Kant’s ‘raw man’ and the miming of primitivism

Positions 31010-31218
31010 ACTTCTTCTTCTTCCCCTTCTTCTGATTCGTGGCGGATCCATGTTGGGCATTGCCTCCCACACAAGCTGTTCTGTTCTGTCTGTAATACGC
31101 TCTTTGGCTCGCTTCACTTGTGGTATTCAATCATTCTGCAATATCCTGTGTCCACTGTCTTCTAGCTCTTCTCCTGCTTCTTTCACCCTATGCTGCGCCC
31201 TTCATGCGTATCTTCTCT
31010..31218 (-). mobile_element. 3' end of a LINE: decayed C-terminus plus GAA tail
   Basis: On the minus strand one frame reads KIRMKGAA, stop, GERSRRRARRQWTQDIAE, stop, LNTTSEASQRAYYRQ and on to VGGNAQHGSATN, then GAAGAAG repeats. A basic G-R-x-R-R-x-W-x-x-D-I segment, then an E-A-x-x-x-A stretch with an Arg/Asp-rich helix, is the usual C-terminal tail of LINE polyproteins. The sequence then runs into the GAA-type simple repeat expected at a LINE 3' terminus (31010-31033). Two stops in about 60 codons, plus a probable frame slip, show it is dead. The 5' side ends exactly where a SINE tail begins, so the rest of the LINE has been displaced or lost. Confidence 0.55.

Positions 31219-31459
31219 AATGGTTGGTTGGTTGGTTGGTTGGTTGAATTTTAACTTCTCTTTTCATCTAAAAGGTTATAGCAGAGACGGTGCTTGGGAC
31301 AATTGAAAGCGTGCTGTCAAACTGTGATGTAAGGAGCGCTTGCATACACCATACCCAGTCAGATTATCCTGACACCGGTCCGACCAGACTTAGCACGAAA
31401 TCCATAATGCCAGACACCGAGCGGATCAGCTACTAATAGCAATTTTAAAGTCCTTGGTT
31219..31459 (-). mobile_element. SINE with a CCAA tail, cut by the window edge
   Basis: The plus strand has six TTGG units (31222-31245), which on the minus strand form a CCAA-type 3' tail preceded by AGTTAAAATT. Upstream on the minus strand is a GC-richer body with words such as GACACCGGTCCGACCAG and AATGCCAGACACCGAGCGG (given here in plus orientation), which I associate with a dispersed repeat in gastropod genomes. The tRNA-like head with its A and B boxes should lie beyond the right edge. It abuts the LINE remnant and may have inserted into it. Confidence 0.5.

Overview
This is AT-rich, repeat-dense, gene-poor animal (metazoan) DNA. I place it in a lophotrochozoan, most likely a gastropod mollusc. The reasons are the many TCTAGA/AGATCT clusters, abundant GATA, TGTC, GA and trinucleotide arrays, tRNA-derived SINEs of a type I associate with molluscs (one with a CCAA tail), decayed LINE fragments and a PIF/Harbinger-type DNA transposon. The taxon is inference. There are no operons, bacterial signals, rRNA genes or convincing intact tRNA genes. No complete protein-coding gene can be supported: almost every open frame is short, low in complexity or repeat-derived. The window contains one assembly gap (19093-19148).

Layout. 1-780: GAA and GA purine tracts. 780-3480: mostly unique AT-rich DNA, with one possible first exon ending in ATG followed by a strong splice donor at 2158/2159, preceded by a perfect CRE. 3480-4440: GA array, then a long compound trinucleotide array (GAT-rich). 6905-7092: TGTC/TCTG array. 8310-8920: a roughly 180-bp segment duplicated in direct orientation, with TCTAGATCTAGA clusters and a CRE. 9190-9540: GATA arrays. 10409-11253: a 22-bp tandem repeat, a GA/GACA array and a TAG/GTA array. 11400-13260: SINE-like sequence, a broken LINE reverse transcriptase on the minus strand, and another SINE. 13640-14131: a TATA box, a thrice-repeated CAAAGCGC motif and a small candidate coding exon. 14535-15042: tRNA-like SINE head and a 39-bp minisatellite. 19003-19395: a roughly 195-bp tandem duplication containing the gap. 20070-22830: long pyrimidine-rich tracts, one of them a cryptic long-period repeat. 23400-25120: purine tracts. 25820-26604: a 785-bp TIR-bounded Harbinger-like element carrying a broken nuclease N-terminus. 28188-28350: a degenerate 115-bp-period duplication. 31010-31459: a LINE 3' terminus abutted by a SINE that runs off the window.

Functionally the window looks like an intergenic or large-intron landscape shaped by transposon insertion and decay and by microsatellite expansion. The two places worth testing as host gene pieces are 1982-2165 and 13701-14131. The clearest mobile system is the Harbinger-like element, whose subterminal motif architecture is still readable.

In the first part of A Critique of Postcolonial Reason, Gayatri Chakravorty Spivak traces the necessity for and foreclosure of what she calls the ʻNative Informantʼ in inaugurating ʻthe name of Manʼ in those key texts of German philosophy (Kant, Hegel, Marx) which were to found the ethical, political subject of European Enlightenment. The Native Informant, on rent from anthropological fieldwork, comprises many theoretical gestures. It will consume the many postcolonial theorists who are both maintained by Spivakʼs work and unsystematically abjured within it. Spivak claims that the foreclosure of the (imaginary, ʻ(im)possibleʼ) Native Informant is the condition of possibility for the encrypting of the ʻName of Manʼ that launches foundational humanism and rationalism. The Native Informant is imagined atemporally. It is also a prosopopoeia, a strategic ʻpersonificationʼ as well as a ʻcharacterʼ that substitutes for an imaginary or absent figure (OED), which allows Spivak to undertake a reading of both the ʻgreat textsʼ of Enlightenment humanism and those of elite Hinduisms. The Native Informant is also ʻa blankʼ that only ʻthe Northwestern Europeanʼ tradition and its ʻWestern-model disciplinesʼ commencing in the eighteenth and nineteenth centuries could inscribe. However, she argues, today various other figures such as ʻbenevolent cultural nativistsʼ, ʻself-marginalizing migrantsʼ, and ʻpostcolonialsʼ are masquerading as native informants. The Native Informant is, like Spivakʼs other sophical figures, an unrestrained accumulation of theoretical consequences that drives forward the claims of postcolonial theory, even as she pushes away from a fairly extensive cross- and sub-institutional discipline of postcolonialism, excoriating its academic practitioners, whom she brackets as a transnational group, often diasporic. Instead of postcolonial discourse studies, she proposes a kind of transnational cultural studies or transnational cultural literacy as discipline.


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